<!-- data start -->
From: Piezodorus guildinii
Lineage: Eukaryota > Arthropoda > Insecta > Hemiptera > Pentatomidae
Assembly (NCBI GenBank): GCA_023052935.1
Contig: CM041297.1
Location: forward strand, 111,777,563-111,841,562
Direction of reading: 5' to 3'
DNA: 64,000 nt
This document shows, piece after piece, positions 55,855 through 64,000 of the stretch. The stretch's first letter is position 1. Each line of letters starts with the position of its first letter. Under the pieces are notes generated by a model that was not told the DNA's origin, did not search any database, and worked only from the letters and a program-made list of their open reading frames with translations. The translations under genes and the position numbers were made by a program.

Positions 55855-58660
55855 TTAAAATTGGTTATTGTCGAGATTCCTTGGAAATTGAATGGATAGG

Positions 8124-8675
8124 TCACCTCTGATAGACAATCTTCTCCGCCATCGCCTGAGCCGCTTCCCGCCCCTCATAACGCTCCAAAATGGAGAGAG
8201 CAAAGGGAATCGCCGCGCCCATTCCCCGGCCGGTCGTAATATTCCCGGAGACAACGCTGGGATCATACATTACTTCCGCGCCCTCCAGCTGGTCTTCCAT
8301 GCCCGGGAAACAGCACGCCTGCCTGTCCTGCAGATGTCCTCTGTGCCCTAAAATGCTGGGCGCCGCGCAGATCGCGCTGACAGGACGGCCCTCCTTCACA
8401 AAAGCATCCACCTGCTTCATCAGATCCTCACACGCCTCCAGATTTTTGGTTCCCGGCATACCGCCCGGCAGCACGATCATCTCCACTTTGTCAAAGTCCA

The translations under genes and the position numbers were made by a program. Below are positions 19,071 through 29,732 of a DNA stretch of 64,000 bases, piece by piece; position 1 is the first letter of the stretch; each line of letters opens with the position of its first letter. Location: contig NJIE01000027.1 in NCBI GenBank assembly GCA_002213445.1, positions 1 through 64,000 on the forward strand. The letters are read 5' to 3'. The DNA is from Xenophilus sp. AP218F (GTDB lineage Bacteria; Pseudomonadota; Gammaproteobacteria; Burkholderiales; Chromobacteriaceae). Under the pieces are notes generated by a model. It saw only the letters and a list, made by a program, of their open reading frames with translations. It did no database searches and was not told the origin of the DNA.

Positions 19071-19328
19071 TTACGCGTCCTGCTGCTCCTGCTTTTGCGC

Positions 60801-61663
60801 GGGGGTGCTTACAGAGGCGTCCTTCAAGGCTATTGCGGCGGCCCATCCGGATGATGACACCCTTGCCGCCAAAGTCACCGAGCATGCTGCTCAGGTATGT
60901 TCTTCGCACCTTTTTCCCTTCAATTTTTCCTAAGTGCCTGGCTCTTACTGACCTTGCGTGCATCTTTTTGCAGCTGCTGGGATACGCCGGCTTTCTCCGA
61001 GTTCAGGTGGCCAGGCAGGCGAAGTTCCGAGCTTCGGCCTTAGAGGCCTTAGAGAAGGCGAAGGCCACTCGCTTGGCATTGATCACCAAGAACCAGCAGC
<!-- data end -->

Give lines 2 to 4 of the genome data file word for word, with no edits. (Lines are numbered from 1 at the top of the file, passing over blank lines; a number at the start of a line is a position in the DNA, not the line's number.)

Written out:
Lineage: Eukaryota > Arthropoda > Insecta > Hemiptera > Pentatomidae
Assembly (NCBI GenBank): GCA_023052935.1
Contig: CM041297.1